The cutleaf daisy (Lecocarpus pinnatifidus) is named for the deeply and irregularly lobed margins of its leaves. It is one of the rarest plants in the Galapagos, and the world, known only from Punta Cormorante, Floreana Island, where this picture was taken. This area is one of the best visitor sites to see a variety of endemic plants in a relatively small area.

Sep 29, 2009

Red Stemmed Thalia (Thalia geniculata)




Native or Introduced:

Nutrient Removal Rating:
High (cleanse and polish)

Wildlife Value:


Rooted or Floating:

Site Requirements:
Full sun

Maximum Water Depth:
36 inches

Plant Description:
Red stemmed thalia can be as tall as 10.5 feet. Leaves are basal with green or red-purple sheaths. Petioles are green to red-purple and smooth.

Blades are oval to narrow elliptical and measure 8-24 inches by 2-10 inches. Blades are green and have rounded bases and pointed tips. Inflorescences open and spread widely. Flowers are lavender to purple in color. Flowers yield elliptical fruits that contain brown/black smooth seeds.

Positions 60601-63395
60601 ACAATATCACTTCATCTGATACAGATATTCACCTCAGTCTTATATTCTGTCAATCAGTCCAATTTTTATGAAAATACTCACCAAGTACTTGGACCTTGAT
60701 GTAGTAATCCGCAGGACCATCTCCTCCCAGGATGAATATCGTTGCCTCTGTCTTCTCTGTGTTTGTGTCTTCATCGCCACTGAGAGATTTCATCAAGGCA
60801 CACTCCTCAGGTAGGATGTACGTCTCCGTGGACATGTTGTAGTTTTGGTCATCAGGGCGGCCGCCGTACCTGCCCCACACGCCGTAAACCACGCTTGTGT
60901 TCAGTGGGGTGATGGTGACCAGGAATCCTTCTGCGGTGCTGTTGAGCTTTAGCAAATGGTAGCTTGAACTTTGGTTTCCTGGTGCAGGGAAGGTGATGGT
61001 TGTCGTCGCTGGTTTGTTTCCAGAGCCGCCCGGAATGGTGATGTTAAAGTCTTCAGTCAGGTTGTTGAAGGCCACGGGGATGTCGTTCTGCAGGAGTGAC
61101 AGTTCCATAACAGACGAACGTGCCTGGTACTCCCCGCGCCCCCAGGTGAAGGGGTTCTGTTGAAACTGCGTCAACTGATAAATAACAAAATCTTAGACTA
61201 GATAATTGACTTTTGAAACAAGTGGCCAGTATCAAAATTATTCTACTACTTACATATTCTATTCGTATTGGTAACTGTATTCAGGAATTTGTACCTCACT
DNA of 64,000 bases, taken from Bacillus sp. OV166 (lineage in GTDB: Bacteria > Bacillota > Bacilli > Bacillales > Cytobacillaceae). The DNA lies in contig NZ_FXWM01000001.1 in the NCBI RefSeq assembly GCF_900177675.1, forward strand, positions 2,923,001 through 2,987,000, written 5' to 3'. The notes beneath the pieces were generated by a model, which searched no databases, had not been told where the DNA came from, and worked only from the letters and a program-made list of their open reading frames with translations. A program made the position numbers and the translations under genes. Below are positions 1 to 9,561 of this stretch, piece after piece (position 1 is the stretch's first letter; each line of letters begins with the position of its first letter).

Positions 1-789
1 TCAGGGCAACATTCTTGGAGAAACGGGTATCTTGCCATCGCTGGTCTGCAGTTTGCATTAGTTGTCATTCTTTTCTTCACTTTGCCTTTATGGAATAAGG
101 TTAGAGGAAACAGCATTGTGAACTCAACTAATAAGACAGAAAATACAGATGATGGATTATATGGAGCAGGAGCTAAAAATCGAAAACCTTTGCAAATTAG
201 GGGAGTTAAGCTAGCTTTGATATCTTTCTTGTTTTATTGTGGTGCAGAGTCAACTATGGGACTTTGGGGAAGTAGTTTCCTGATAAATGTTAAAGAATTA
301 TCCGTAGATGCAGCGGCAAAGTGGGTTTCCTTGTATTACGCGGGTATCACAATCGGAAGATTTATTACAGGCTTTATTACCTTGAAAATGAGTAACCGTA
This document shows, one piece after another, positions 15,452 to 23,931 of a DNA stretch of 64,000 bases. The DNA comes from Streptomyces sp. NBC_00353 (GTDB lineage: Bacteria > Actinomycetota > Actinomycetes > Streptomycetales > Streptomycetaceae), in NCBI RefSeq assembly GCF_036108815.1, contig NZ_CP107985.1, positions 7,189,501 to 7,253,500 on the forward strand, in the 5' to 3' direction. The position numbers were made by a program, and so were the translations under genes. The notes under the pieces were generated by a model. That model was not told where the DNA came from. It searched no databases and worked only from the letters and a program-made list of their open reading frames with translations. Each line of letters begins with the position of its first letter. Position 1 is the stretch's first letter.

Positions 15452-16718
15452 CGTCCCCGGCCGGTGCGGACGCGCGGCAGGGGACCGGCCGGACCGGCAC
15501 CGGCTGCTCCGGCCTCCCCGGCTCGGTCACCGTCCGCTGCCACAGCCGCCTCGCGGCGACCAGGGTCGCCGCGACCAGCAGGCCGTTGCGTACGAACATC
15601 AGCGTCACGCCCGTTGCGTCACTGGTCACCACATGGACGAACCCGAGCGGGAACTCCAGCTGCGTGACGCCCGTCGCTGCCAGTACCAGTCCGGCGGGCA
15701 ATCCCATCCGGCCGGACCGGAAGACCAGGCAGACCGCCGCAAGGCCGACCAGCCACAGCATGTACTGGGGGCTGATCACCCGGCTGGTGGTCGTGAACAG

Flowering occurs from summer to fall with fruits developing summer to winter. Red stemmed thalia inhabits ponds, ditches, swamps, marshes, streams, and lakes. It can be emergent or grow along the banks.

Lizard's Tail (Saururus cernuus L.)

Identification: A partially aquatic plant. Flowers small, white, arranged in an elongate, compact, thickened spike, spike usually curled or nodding near the tip. Stems thick, smooth. Leaves large, dark green, heart-shaped with thick petioles. Plant 2 to 5 feet in height.

Distribution: Michigan in the west to Ontario and New England in the east, southward to Florida and Texas.

Habitat: Lizard's Tail is found in swamps and shallow water.

Flowering period: June to September.

Similar Species: The combination of the aquatic habitat, the long flower spike with its nodding tip, and the large, dark, heart-shaped leaves should easily identify this species.

Sep 28, 2009

Sweet Alyssum Lobularia maritima (Brassicaceae)